Published on 9 August 2021
About the IPCC
The Intergovernmental Panel on Climate Change (IPCC) is the United Nations body for assessing the science related to climate change. It was created to provide policymakers with regular scientific assessments on climate change, its implications and potential future risks, as well as to put forward adaptation and mitigation options.
Through its assessments, the IPCC determines the state of knowledge on climate change. It identifies where there is agreement in the scientific community on topics related to climate change, and where further research is needed. The reports are drafted and reviewed in several stages, thus guaranteeing objectivity and transparency. The IPCC does not conduct its own research. IPCC reports are neutral, policy-relevant but not policy-prescriptive. The assessment reports are a key input into the international negotiations to tackle climate change. Created by the United Nations Environment Programme (UN Environment) and the World Meteorological Organization (WMO) in 1988, the IPCC has 195 Member countries. In the same year, the UN General Assembly endorsed the action by WMO and UNEP in jointly establishing the IPCC.
The IPCC prepares comprehensive Assessment Reports about the state of scientific, technical and socio-economic knowledge on climate change, its impacts and future risks, and options for reducing the rate at which climate change is taking place. It also produces Special Reports on topics agreed to by its member governments, as well as Methodology Reports that provide guidelines for the preparation of greenhouse gas inventories.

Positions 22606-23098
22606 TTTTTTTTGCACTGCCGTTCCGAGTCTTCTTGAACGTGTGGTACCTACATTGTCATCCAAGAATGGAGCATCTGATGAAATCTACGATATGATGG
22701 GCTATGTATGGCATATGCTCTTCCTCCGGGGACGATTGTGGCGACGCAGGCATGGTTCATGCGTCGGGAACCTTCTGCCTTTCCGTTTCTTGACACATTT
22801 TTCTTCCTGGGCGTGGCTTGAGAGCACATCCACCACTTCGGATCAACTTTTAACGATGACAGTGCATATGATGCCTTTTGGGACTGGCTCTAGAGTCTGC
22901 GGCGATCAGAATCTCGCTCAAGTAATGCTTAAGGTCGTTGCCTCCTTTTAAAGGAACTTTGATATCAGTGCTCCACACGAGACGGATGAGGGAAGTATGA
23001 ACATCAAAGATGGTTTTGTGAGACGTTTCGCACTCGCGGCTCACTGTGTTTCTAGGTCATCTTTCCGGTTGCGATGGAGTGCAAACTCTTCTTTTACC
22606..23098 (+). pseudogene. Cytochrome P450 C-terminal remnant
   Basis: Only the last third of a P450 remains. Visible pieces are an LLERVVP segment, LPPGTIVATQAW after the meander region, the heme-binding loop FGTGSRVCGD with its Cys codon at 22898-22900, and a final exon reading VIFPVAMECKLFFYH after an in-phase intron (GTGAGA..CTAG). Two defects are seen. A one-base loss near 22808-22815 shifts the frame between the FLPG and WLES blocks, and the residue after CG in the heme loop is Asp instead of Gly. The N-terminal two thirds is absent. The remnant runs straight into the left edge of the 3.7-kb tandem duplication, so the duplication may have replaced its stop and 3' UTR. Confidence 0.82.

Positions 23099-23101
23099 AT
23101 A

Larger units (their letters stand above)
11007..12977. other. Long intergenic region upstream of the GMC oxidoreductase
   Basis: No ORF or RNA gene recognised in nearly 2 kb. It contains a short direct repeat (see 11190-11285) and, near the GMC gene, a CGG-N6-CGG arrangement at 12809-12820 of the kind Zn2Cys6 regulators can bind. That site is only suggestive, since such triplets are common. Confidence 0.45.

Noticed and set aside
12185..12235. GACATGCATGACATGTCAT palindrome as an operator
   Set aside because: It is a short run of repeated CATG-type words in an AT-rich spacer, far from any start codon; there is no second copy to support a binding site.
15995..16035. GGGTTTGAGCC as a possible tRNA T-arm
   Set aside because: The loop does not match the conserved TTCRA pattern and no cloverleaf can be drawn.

The IPCC is currently in its Sixth Assessment cycle, during which the IPCC will produce the Assessment reports of its three Working Groups, three Special Reports, a refinement to the methodology report and the Synthesis Report. The Synthesis Report will be the last of the AR6 products, due for release in 2022.
Today (August 9th), the IPCC published the first part of its 6th assessment report (Assessment Report 6 - Working Group 1: the scientific basis of climate change).
This report, work on which began in 2017-2018, brings together the most recent and comprehensive scientific knowledge of the climate system and climate change to date. The previous report of this type dated from 2013-2014.
As in the past, the four different volumes of the evaluation report will be published gradually:
- Physical science basis to climate (covered by working group 1 — published today);
- Consequences, adaptation and vulnerability (working group 2 — 2022);
- Climate change mitigation (working group 3 — 2022);
- The synthesis report (2022).
This new report will arrive right on time, as in 2023 the progress in achieving the goals of the Paris Agreement will be reviewed, particularly with regard to the objective of keeping global warming well below 2° C while continuing efforts to limit it to 1.5° C.
The IPCC reports will also provide elements for the assessment of the 17 Sustainable Development Goals (SDGs) that the Member States of the United Nations have set for themselves by 2030.